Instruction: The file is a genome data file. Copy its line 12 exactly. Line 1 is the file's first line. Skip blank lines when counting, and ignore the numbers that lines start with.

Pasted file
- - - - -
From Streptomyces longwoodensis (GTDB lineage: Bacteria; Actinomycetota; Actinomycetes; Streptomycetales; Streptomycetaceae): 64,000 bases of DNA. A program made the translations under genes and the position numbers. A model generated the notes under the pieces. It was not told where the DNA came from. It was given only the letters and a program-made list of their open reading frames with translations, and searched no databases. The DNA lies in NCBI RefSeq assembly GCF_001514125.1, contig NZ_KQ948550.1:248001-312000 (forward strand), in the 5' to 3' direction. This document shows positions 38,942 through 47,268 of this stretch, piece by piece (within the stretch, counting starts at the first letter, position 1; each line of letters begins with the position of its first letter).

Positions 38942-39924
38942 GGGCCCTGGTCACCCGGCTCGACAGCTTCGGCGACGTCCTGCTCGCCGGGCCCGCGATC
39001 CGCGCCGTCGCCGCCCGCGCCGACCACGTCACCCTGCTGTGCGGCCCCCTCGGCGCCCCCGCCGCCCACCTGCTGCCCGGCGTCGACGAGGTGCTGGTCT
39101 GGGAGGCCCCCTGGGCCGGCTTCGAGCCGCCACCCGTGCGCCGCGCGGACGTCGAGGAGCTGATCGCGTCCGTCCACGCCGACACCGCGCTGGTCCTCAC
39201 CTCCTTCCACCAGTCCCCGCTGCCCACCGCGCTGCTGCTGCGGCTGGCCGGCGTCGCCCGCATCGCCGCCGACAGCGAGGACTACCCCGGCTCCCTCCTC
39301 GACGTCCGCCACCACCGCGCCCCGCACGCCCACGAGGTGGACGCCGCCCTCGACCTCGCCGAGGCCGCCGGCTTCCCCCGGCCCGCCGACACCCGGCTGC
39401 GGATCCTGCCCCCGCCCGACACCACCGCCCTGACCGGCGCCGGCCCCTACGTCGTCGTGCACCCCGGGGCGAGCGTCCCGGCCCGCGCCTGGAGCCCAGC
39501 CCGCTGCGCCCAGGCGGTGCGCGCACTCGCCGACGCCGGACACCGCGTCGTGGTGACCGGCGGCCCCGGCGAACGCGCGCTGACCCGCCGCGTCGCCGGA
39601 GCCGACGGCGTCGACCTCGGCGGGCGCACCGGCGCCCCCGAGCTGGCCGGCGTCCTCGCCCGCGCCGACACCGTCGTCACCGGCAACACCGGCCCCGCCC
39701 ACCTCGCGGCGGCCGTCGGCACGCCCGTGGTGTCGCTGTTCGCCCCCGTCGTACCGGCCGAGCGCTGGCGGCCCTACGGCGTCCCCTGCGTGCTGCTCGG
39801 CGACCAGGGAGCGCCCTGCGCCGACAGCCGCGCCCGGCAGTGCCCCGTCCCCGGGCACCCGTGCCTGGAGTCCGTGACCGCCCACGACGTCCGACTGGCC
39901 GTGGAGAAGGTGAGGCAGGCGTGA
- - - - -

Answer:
39801 CGACCAGGGAGCGCCCTGCGCCGACAGCCGCGCCCGGCAGTGCCCCGTCCCCGGGCACCCGTGCCTGGAGTCCGTGACCGCCCACGACGTCCGACTGGCC